Farming and agriculture have deep roots in the nation’s history and economy. However, beneath the idyllic imagery of fields and barns lies a stark reality – farming is the most dangerous industry in the United States.
The inherent risks associated with agricultural work contribute to a higher rate of injuries and fatalities compared to other sectors. Understanding these risks is necessary for promoting safety in the farming community.
Farm injury risks
Farming involves the use of heavy machinery, such as tractors, combines and plows. Accidents involving these machines can result in severe injuries, including amputations, fractures and crush injuries. Lack of proper training, maintenance or safety precautions often contributes to these incidents.
Farmworkers also often work in uneven and challenging terrains. Falls from heights, slips on wet surfaces or trips over equipment are common. These accidents can lead to fractures, sprains or even more severe injuries. Chemical exposure risks are also considerable. Pesticides, fertilizers and other chemicals are integral to modern agriculture. Improper handling or exposure without adequate protective gear can result in skin irritation, respiratory problems and long-term health issues.
For those involved in animal husbandry, working with livestock poses its own set of risks. Cattle, horses and other animals can be unpredictable. Working with them can cause injuries such as kicks, bites or trampling incidents. Farm work also involves long hours outdoors. This exposes workers to extreme weather conditions. Heat-related illnesses, such as heat exhaustion or heatstroke, are significant concerns, particularly during the summer.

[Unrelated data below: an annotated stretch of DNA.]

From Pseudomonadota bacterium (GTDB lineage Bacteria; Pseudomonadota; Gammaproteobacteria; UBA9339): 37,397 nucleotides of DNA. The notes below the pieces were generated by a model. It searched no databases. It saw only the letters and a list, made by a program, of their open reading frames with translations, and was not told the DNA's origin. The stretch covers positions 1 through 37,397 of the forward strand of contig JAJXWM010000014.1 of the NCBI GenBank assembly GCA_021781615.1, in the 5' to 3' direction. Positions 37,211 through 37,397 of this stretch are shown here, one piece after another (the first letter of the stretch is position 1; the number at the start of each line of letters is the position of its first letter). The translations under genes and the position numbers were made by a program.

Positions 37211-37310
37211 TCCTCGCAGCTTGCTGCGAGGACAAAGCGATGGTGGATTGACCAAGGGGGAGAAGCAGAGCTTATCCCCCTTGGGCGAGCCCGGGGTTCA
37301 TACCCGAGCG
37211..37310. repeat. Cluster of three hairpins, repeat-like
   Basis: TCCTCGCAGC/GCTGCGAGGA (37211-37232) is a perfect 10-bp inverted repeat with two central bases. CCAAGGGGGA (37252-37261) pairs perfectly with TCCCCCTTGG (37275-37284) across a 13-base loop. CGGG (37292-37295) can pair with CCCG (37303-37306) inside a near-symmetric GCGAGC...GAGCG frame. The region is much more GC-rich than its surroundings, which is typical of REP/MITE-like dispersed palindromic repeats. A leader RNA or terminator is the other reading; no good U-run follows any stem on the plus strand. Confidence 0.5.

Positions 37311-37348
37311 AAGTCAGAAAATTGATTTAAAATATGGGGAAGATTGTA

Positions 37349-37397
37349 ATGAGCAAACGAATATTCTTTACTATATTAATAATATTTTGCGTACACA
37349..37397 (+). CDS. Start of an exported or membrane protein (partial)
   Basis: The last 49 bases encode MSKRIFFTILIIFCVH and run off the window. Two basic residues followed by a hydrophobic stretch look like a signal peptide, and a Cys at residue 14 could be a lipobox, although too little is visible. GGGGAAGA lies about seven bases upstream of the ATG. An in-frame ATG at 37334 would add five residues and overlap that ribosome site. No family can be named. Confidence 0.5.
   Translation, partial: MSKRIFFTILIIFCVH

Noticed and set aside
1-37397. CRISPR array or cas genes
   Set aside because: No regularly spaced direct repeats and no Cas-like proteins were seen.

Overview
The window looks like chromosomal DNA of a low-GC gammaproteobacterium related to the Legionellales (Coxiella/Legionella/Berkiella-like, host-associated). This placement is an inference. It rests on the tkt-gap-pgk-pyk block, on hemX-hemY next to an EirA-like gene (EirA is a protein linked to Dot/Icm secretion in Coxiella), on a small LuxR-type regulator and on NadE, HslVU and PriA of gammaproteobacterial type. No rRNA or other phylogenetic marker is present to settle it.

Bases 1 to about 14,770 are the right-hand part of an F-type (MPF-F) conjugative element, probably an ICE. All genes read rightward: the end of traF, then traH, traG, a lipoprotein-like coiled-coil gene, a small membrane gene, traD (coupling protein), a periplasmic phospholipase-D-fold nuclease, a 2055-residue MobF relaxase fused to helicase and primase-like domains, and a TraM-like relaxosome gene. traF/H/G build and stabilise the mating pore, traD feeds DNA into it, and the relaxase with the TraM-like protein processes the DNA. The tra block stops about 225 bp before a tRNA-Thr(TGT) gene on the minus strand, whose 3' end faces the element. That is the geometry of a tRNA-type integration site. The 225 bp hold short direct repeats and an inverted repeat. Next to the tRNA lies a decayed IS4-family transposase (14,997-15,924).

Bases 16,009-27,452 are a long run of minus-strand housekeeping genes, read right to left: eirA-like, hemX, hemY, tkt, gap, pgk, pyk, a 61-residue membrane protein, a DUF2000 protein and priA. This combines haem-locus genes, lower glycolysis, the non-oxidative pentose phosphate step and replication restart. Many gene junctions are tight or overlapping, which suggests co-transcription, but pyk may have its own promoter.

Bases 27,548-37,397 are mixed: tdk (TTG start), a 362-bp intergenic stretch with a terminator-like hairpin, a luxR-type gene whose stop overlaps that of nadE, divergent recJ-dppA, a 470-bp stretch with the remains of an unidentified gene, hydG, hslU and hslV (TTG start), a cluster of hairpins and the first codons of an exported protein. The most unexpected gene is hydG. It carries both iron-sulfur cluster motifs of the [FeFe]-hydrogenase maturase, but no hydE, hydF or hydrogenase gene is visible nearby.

Farm safety tips
To mitigate the risks associated with farming, implementing comprehensive safety measures is key. This includes providing proper training for machinery operation and ensuring the use of personal protective equipment. It also includes maintaining equipment and promoting awareness of potential hazards. Additionally, encouraging breaks and hydration during strenuous work in adverse weather can help prevent heat-related illnesses.
The National Institute of Food and Agriculture reports that there were 23,1 deaths for every 100,000 agricultural workers in 2019. There were also 573 farm worker fatalities that year. Addressing common farm worker injuries and promoting a culture of safety helps improve working conditions and safety for farm workers across the nation.